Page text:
Palestinian rocket attacks on Israel increased in September. On September 14, senior Hamas operative Ahmed Jaabari threatened to increase attacks against Israel to derail the Israeli-Palestinian peace talks. "With the power of faith, weapons and missiles, tunnels and commandos we will achieve victory for Palestine and we'll end the occupation in Gaza too," he said.[37] The next day, two mortar shells containing white phosphorus were fired into Israel from Gaza.[38][39][40] Ten rockets landed in the Eshkol region during the day.[38] A 122-mm. Katyusha rocket landed north of Ashkelon.[38] The IDF understood the rocket attacks to be part of a Hamas attempt to torpedo the peace talks.[38]

See also[edit]

References[edit]

  1. ^ a b "Islamist groups attempt to derail Middle East talks," Mark Weiss, September 4, 2010, Irish Times.
  2. ^ "Hamas targets Israeli-Palestinian talks by killing four Israelis; Hamas took responsibility for the fatal shooting of four Israeli settlers outside Hebron today, on the eve of Israeli-Palestinian talks in Washington," Joshua Mitnick, August 31, 2010, Christian Science Monitor.
  3. ^ "Hamas to launch 'more effective attacks' on Israel," September 3, 2010, Jerusalem Post.
  4. ^ "The Shadow of Hamas," Staff Editorial, September 8, 2010, Washington Post.
  5. ^ Gaza militants vow wave of attacks against Israel, Reuters 02-09-2010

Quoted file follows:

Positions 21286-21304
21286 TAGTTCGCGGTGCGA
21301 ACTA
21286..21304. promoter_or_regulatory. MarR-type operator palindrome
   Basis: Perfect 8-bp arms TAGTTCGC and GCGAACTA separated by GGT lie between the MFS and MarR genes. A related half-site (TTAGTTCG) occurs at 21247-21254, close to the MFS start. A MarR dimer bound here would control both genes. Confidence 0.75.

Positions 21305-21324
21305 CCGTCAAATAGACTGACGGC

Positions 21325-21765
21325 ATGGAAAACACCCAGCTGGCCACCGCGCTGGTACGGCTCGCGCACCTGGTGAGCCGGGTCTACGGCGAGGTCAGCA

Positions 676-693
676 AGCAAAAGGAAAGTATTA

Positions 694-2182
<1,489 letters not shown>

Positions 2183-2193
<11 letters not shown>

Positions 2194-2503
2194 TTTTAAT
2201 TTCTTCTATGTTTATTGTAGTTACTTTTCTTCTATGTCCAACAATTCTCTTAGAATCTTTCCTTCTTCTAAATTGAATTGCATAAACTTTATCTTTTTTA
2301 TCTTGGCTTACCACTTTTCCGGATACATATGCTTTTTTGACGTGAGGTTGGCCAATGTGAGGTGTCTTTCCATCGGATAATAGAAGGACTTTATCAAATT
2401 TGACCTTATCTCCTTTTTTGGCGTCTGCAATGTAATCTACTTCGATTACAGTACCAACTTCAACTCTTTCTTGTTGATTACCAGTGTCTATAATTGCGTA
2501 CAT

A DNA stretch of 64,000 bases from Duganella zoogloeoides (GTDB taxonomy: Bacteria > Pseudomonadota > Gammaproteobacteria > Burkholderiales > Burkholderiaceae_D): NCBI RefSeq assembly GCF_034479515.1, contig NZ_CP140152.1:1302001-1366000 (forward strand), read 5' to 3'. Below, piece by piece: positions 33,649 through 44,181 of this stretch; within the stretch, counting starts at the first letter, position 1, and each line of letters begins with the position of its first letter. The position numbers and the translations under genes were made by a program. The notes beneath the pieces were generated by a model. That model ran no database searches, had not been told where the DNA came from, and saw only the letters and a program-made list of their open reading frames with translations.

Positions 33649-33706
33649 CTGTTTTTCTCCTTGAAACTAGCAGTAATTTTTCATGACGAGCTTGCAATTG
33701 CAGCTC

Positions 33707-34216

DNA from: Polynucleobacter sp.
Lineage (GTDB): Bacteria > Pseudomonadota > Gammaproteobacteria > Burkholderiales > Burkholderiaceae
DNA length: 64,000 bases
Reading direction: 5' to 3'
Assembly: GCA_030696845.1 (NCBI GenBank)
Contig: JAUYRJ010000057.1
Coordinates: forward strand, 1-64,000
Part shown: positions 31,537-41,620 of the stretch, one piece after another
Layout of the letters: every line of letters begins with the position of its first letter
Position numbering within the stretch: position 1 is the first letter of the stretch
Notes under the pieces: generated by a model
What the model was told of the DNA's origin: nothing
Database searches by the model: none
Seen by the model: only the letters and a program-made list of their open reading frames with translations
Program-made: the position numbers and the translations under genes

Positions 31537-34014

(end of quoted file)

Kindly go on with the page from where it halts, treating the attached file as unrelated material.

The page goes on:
6. ^ a b "Hamas Threats Suggest Palestinian Divisions," Charles Levinson, September 3, 2010, Wall Street Journal.
  7. ^ a b c d e f g "Hamas Ratchets Up Attacks Amid Peace Talks," Tzippe Barrow, September 2, 2010, Christian Broadcasting Network.
  8. ^ " Arafat ordered Hamas attacks against Israel in 2000," Khaled Abu Toameh, September 29, 2010, Jerusalem Post.
  9. ^ a b "Hamas attacks show group is still strong in West Bank," Janine Zacharia, September 3, 2010, Washington Post.
  10. ^ Mashaal: We'll continue 'to kill illegal settlers'
  11. ^ "More terror looms as direct talks collapse - one up for Hamas, Hizballah," September 26, 2010, Debka.com.
  12. ^ paltimes, September 1, 2010. As translated by MEMRI, The Palestinian-Israeli Negotiations – A Current Overview.
  13. ^ maan news, September 2, 2010, as cited in MEMRI, The Palestinian-Israeli Negotiations – A Current Overview.
  14. ^ MEMRI Special Dispatch No.3221, PA Minister of Religious Endowments Mahmoud Habbash Accuses Iran of Responsibility for Hamas Terror Attacks, and Insinuates that Hamas Leader Mash'al is Guilty of Heresy
  15. ^ Palestinian Reformist: The Islamization of the Palestinian Cause is an Obstacle to Its Resolution. October 26, 2010. Translation by MEMRI.
  16. ^ a b c Al-Aqsa Brigade claims attack, Jerusalem Post 14-06-2010